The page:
Foster parents share their hearts, homes

By Dawn M. Aerts

Iron County Today


More than 100 children in Iron County need a caring and safe home. Most of those will find a temporary or long-term placement with parents and families who step forward to complete formal training and who become approved to care for one or more siblings in need of a foster care home. But that is only the beginning of their role to make a difference in a child’s life.


Over the past 18 years, Amy Bates, Foster-Adoptive consultant, Southwest Region-Utah Foster Care, and husband Eric, have fostered 71 kids in their Cedar City home. She said the experience has given her family a chance to ‘share their heart’ in what can be a challenging and difficult time for a child or children in emergency or in transition.


In May, Bates, with Department of Family and Children Services (DCFS) staff, foster parents and community will celebrate the national program and recognize Sam Christopher, as ‘Foster Mom of the Year.’  Christopher (and her husband Terry) will be honored for providing exemplary care and emotional support to 4 foster-care teens who have come to their home since 2016.


“In that time, she has had two different sibling sets come into her life and two of those had very difficult issues,” said Caren Cantu, a Family Resources Consultant for DCFS. “But she stuck it out and did not give up on the placement she committed to.”


The Christophers are two of 35 foster families who open their homes to children who have experienced low to extreme trauma and who often have other issues in their health or family background. “The community has selected Sam as a foster parent who is loving and compassionate and who addresses the ‘small details’ with the best possible care for a child.”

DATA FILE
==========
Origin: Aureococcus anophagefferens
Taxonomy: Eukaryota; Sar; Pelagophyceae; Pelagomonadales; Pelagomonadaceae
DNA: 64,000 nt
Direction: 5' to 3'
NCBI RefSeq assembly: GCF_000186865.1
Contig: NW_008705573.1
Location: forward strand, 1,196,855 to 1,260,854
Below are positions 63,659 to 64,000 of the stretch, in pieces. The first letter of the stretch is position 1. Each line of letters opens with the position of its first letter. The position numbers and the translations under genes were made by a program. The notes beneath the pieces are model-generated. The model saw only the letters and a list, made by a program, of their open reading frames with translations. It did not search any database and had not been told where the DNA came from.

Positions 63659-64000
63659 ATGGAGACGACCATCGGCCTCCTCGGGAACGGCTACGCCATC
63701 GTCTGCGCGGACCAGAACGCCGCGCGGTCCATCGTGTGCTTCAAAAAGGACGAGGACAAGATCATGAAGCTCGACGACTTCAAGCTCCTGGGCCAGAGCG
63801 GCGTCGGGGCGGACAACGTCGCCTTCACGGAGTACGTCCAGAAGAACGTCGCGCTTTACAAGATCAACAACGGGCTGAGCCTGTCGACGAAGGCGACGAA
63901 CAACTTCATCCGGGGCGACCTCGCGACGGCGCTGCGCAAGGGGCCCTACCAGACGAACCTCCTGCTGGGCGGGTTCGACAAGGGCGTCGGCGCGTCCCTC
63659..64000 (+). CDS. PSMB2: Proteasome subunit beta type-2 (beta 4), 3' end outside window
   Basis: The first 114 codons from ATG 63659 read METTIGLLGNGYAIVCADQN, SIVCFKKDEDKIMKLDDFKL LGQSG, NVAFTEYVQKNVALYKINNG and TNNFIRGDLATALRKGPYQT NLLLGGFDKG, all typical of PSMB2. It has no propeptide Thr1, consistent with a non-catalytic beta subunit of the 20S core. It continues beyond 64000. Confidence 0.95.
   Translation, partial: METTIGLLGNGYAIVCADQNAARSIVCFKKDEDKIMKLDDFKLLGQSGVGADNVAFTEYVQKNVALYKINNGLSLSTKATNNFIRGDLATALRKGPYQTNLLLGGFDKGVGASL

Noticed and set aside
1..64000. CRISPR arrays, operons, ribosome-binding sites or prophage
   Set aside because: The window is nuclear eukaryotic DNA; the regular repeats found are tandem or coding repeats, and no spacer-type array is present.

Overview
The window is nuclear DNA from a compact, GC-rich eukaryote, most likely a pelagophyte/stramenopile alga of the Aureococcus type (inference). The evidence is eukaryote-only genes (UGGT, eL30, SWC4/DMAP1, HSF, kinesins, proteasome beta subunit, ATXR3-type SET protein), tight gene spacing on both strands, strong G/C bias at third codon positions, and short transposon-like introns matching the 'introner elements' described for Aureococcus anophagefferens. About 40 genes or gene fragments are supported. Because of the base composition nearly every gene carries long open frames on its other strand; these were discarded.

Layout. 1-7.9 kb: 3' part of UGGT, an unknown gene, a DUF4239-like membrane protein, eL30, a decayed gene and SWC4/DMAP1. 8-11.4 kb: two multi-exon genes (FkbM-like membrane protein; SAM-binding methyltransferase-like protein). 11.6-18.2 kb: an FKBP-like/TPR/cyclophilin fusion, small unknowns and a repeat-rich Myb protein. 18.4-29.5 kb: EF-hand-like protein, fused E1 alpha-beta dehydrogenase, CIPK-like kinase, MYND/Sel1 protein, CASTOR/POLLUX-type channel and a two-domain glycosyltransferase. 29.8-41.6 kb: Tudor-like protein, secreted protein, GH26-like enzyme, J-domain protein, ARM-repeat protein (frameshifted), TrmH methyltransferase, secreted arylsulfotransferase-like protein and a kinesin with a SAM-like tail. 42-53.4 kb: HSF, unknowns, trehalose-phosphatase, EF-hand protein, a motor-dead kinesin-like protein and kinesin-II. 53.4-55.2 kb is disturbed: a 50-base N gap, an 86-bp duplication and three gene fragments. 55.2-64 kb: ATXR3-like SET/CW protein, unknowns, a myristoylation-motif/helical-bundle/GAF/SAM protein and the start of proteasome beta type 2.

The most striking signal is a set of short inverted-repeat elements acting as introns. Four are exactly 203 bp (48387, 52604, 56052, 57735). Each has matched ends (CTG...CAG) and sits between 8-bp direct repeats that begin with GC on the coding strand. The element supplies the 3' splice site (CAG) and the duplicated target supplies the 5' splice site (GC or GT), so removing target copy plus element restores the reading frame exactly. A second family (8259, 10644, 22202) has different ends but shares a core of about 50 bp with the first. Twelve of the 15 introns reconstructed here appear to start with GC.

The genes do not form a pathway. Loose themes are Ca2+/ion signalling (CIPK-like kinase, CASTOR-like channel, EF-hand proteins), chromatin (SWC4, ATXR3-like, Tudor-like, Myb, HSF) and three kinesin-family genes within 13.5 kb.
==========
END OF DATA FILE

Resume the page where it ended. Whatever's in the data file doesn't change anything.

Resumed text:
Bates, who works with potential and active foster care families, and mother of two, has adopted 8 of her 71 foster-children, ranging in age from 7 to 23. “After interviewing perspective foster parents, I have to say, I sometimes ‘skip to my car’” says Bates of her work – knowing that this would be “a great family for a child (or children) who need that short-term or a forever home.”


According to Bates, her grandmother was a foster parent, so she had first-hand experience in what it means to offer a ‘loving place’ to a child in need of safety and good care.


“I told my future husband on our very first date that I wanted to have a big family,” said Bates, “And we went on to a second date, which told me we shared that kind of love for kids.”


Bates, who grew up in Utah, believes that foster care parents need to work together as a committed team.


“We are there for these parents, as someone in their corner, said Bates, “Sometimes a placement is for a short time, sometimes it may turn into a decision to adopt,” added Bates, “or maybe just giving the biological parent(s) or family, a few days respite.”


While personal doubts can surface during any foster care experience, both believe that the reward far outweighs the drawbacks.  “As a couple we lived a life together,” said Christopher. “We raised a family and have grandchildren, so we’re basically empty-nesters…But we still had the energy and hope to make a difference.”